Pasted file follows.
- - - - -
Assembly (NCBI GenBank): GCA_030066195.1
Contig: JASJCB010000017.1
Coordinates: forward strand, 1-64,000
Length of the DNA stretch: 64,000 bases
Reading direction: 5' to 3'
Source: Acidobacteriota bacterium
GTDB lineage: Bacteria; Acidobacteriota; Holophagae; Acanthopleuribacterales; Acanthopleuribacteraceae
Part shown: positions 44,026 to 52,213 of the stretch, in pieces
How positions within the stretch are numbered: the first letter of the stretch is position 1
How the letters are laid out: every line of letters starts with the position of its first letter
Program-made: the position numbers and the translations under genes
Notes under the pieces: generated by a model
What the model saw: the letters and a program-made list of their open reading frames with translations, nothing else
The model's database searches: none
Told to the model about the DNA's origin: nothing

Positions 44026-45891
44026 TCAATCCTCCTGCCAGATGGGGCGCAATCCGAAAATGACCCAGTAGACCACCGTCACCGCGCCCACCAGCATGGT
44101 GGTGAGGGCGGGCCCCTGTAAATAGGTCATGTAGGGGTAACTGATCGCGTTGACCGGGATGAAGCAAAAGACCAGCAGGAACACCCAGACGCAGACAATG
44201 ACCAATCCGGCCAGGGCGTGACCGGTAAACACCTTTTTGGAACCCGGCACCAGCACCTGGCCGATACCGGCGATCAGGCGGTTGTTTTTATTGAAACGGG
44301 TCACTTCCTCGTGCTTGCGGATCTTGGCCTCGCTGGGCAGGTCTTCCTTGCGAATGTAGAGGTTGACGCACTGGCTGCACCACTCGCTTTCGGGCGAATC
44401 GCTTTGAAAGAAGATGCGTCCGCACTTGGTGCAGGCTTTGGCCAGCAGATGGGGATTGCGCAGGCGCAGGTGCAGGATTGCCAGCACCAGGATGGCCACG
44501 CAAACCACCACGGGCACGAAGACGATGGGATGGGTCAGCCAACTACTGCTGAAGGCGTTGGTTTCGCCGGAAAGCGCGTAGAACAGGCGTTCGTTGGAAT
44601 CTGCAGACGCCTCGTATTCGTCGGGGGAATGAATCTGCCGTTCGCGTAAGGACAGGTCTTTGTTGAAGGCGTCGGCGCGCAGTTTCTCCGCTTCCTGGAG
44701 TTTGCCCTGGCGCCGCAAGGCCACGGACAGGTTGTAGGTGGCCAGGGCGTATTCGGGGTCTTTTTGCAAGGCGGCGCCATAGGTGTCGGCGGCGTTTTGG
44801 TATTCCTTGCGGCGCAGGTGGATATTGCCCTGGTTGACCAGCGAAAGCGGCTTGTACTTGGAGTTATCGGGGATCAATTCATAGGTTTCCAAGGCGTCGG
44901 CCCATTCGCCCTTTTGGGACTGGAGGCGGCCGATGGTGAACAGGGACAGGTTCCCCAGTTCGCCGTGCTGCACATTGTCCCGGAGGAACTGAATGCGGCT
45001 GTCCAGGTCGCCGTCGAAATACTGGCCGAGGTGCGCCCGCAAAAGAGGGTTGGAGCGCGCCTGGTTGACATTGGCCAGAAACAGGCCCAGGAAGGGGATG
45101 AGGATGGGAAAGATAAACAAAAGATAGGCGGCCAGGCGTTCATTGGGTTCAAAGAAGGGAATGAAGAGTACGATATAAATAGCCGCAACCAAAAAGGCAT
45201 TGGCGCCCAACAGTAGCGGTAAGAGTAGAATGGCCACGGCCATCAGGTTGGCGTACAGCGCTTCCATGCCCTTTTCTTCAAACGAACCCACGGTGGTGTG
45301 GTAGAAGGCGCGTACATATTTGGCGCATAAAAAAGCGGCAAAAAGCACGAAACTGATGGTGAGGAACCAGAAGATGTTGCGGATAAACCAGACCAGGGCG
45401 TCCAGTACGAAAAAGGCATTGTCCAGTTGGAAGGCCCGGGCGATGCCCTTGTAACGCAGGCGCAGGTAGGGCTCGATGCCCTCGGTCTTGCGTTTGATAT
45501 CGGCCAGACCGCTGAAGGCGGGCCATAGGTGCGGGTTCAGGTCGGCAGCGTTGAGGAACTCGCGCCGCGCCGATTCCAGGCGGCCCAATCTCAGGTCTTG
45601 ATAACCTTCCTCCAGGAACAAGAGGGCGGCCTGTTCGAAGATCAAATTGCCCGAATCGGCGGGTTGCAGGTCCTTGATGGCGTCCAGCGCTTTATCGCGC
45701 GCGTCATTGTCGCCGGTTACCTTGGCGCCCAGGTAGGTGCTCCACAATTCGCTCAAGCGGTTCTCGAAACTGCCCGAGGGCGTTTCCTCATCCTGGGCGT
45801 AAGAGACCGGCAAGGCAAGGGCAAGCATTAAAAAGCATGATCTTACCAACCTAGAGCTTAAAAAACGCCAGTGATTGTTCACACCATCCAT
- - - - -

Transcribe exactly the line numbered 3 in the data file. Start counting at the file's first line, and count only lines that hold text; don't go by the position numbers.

Coordinates: forward strand, 1-64,000